If you follow me on social media, then you probably noticed I was on a lot more than usual this past week. I went live on Facebook almost every day to tell the story behind the Solo Practice Guide. The funny thing was, as I was sharing the story so others could learn more about the Guide, I was realizing that my solo practice strategies have had a much greater impact than just improving how I practiced.
When you learn ballroom, you learn that there are rules. There are specific guidelines on how to execute a crossover break or a twinkle step. There are a million little details to remember to ensure your dancing is “right.” Different styles have different rules. You have to remain in closed frame when dancing Standard. You’re supposed to arrive on a straight leg in Latin. The follower’s left hand hooks under the lead’s arm in Tango and rests on top in Waltz.
So many rules to learn and abide by. I don’t mind actually. For the most part, I am a rule follower. I like the structure that the rules of ballroom dancing provide because I like to have a way to know if I’m “right” or “wrong.” Call it a leftover impulse from being a good student in school or a symptom of my need for external validation.
I’m excited to welcome Laura as a guest writer today! She had the exciting opportunity to be an audience member at this past Monday’s live taping of the Season 27 finale of Dancing with the Stars (the one that’s causing a bit of commotion on the internet!). If you were surprised at the final results watching from home, then read on to find out what it was like in person!
This past Saturday, I spent pretty much my entire day at the studio to attend an American Smooth dance camp. My studio holds these all-day camps at least once a quarter, and usually two in a row – one on Saturday and one on Sunday. Both amateur and professional ballroom dancers attend the classes, sometimes sharing classes and sometimes splitting into separate groups. All have their heads filled with dance knowledge from top-level coaches.
Have you had the opportunity to attend workshops like these but wondered if it would be too much for you or you weren’t “good enough” yet?
Even at the risk of being overwhelmed, you should definitely include these kind of workshops or dance camps in your dance training, in my humble opinion. Here’s why:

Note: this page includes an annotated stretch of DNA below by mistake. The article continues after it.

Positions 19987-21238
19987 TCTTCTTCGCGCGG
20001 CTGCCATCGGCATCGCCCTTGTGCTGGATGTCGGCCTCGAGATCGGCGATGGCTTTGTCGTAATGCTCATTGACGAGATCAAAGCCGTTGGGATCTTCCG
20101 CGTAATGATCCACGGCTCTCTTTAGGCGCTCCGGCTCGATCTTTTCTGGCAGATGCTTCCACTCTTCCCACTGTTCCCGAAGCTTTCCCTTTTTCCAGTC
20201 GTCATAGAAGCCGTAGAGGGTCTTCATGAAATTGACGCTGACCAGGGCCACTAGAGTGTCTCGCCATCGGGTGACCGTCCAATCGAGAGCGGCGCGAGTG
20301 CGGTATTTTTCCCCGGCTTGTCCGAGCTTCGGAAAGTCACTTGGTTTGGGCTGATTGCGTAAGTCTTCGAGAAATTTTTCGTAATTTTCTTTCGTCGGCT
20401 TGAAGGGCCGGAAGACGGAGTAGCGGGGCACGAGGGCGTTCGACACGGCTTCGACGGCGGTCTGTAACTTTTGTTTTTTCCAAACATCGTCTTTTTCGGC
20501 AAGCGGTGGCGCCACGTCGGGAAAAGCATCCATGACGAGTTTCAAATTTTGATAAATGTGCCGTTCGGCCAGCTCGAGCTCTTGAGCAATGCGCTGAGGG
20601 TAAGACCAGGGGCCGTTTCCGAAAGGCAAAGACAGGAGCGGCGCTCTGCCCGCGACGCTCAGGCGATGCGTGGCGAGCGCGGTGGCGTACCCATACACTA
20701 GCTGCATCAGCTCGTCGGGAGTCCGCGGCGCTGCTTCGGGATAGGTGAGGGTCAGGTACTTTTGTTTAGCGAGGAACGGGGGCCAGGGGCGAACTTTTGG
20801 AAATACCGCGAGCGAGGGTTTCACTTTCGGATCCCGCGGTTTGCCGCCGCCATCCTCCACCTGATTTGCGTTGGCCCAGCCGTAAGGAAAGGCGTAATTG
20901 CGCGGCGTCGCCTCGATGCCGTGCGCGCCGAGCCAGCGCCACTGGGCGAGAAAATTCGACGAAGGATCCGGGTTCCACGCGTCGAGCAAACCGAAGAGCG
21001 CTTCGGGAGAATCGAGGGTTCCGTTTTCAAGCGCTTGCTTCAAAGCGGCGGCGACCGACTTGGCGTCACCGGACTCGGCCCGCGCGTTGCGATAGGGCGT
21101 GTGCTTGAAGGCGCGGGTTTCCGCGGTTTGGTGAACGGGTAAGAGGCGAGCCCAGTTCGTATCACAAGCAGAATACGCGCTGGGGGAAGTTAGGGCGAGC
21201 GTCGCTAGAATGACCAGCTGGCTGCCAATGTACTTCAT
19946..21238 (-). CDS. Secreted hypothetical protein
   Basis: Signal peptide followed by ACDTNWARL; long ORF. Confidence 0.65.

First, a confession: I did not go to the studio for my Sunday solo practice today.
Whether you started your dance training at 3, 30 or 70, one trait I’m sure we share as dancers is we are some of the most self-critical creatures on the planet. That means small disappointments can have big impacts on our psyches.
Check out my guest post on The Whole Dancer about how I’ve learned to dance through disappointment.
If you’ve been dancing ballroom for awhile and especially if you’re a competitor, then you have a decent-sized library of routines and drills that you can use in your solo practice. Your content is plentiful; you just have to decide what your focus will be based on your next event or longer term goals.
But what if you’re just getting started in ballroom? You’re on your first or second lesson package at your studio, you’re still breaking in your first pair of real dance shoes, and not in a million years can you imagine yourself wearing a costume covered with rhinestones. You don’t have any choreographed routines. Heck, you’re still trying to remember the difference between “cross body lead” and “crossover break.”
Have no fear, young grasshoppers! You too can reap the benefits of solo practice. You just need a slightly different approach while you build up your ballroom dance knowledge base. And don’t worry, I mixed up the names of the “cross” steps too.
So ironically, after writing my last blog post about recovering from a bad day, this weekend, I find myself having a tough time. If you caught my social media on Friday evening, then you know we experienced the very-rare-for-Orange-County thunderstorm! I love a good summer thunderstorm (we’ll ignore the fact that it’s October because it’s still in the 70s/80s here). But unfortunately, I also live with seasonal affective disorder, so gloomy weather makes me gloomy. It was gray and rainy all day on Saturday, and by Sunday morning, even though the sun started to come out, I was also feeling quite gray.